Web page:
American Dad: “Cock Of The Sleepwalk”
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American Dad: “Cock Of The Sleepwalk”

Episodes that revel in Stan being a jerk are among my least favorite in American Dad’s run. They utilize one of the show’s oldest plot structures, and rarely is anything new or different discovered about how Stan operates. Gradually the show has shifted away from his staunchly conservative political traits, but his social behavior remains frustrating.

Take the opening scene of “Cock Of The Sleepwalk”: There’s no extra layer to Stan giving Francine 20 seconds per month where he pays attention to what she says, but ends up ignoring all requests and poking her boob as a “parting gift.” Francine struggling to get Stan interested in something substantial—she wants to watch The Notebook together, a stale but ubiquitous reference, and asks if her parents can visit—is a good comedic performance. But the situation is patronizingly callous. Stan ignores and belittles his wife because he is an important man, and yet he needs a retainer full of cake to dream of chocolate, a splendid contradiction that only reinforces that Stan is ridiculous. I really wish that joke didn’t sour me on the episode as a whole, but I’m so tired of this knockoff Al Bundy attitude.

It’s lucky then, that all the buildup of Stan’s prototypical misogyny and hypocritical machismo pays off in a clever reversal of Dr. Jekyll And Mr. Hyde. After recording his 100th kill for the CIA—he thought he was on 99, but the agency counted Stan refusing to donate bone marrow to a dying coworker—Stan wakes up covered in cake, with his wife gushing about how nice he was the previous night. In a sleepwalking daze, he adopted a shelter dog and watched The Notebook with Francine (and even cried while doing it). When he consults Dr. Penguin (Roger, who at first is busy picking a parasol to go with his hoopskirt as Madam Buttercup), they discover his fiercely buried conscience is trying to make up for all of Stan’s killing by doing good deeds.

Robert Louis Stevenson’s Strange Case Of Dr. Jekyll And Mr. Hyde posits there is the capability for monstrosity within anyone, buried deep in the psyche. “Cock Of The Sleepwalk” inverts that discovery, and because of Stan’s attitude, the episode is both a comeuppance and a way to get the audience to root for Stan’s conscience to win out. After all, he’s actually doing nice things for a change. He accepts the job of director at an orphanage—he even adopts a child—and helps his family open a soup kitchen in the living room. Stan’s upset, and it’s easy to laugh at and root for his continued misery. A risqué video with Roger, replacing sniper bullets with gummi bears—those are the kinds of things Stan’s Conscience can do to Stan on the road to making sure he doesn’t kill again.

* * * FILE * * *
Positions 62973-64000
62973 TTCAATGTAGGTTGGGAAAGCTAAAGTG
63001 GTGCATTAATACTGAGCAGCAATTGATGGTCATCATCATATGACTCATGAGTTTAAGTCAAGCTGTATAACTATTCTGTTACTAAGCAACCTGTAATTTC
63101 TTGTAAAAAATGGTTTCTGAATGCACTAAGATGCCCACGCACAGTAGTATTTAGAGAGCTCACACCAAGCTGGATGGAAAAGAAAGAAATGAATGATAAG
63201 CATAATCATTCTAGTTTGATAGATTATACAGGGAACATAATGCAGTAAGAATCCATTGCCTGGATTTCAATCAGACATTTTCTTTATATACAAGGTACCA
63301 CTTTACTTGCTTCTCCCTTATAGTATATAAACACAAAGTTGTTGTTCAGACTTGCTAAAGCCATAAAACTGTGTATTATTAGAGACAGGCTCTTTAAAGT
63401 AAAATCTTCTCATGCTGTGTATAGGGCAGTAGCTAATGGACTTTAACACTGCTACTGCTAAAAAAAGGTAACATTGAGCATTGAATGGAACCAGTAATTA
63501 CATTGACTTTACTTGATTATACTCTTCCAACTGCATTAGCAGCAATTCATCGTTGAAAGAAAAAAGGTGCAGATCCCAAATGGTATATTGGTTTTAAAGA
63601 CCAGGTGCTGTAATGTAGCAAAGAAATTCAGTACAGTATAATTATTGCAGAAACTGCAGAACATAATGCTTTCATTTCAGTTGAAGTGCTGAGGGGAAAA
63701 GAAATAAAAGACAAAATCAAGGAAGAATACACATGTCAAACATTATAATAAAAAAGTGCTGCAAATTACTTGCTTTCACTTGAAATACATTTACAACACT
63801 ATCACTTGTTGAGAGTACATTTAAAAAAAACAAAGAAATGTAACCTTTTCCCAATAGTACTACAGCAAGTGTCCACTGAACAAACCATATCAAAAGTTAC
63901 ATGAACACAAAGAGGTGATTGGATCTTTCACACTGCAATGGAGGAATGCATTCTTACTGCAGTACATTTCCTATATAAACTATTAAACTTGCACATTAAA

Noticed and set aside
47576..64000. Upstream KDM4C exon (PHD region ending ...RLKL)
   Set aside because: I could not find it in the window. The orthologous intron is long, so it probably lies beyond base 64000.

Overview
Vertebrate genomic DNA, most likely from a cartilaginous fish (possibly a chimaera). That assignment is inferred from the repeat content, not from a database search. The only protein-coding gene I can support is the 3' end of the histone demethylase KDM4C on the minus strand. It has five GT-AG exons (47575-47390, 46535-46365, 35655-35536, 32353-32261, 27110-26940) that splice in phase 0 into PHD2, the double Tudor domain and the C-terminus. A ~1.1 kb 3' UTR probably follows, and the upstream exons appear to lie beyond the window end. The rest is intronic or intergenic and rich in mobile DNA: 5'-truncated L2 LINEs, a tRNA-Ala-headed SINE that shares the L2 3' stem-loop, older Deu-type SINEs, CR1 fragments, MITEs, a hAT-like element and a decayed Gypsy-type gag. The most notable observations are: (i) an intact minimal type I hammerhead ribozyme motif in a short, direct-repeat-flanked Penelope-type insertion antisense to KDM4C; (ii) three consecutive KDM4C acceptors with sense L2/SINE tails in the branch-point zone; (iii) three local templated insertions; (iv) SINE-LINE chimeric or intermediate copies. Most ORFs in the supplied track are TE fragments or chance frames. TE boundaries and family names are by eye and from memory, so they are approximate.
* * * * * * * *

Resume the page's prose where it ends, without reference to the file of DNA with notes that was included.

But of course, Stan must emerge victorious somehow. In order to complete a hit on a Belgian terrorist, he fills an IHOP with the orphans, the homeless, and his family, so that when his conscience emerges, he’ll still be forced to kill the guy to protect those he loves. It’s less about seeing the ridiculous length Stan goes to in order to ensure he can kill again, and more of a tacit defense of murder—provided the safety of those you care about is at stake. It’s muddled, since the ending is mostly an extended gag featuring the conscience having to use many different items to beat the terrorist to death.

The subversion, as is the case on many American Dad episodes, is that Stan learns nothing. He doesn’t want to change and simply claims victory over his conscience. That’s the inevitable reset at the end of a sitcom, even one as ludicrous and fanciful as this one, and it’s unsatisfying. Still, seeing Stan so distressed at actually committing good deeds—especially Roger hiding the more explicit part of that video from a sleep-deprived Stan—makes “Cock Of The Sleepwalk” a fun, if frustrating, episode.

Stray observations:

  • Avery professes that he’s a responsible, moderate cocaine and opium user. That obviously turns out to be vehemently false.
  • The fate of Rashes, the dog Stan adopts and then gives to a Korean restaurant, is a great example of how American Dad hints at poor taste, then takes a sharp left turn for the surreal.
  • “Need I say more?” “Only if you want me to understand.”
Filed Under: TV, American Dad

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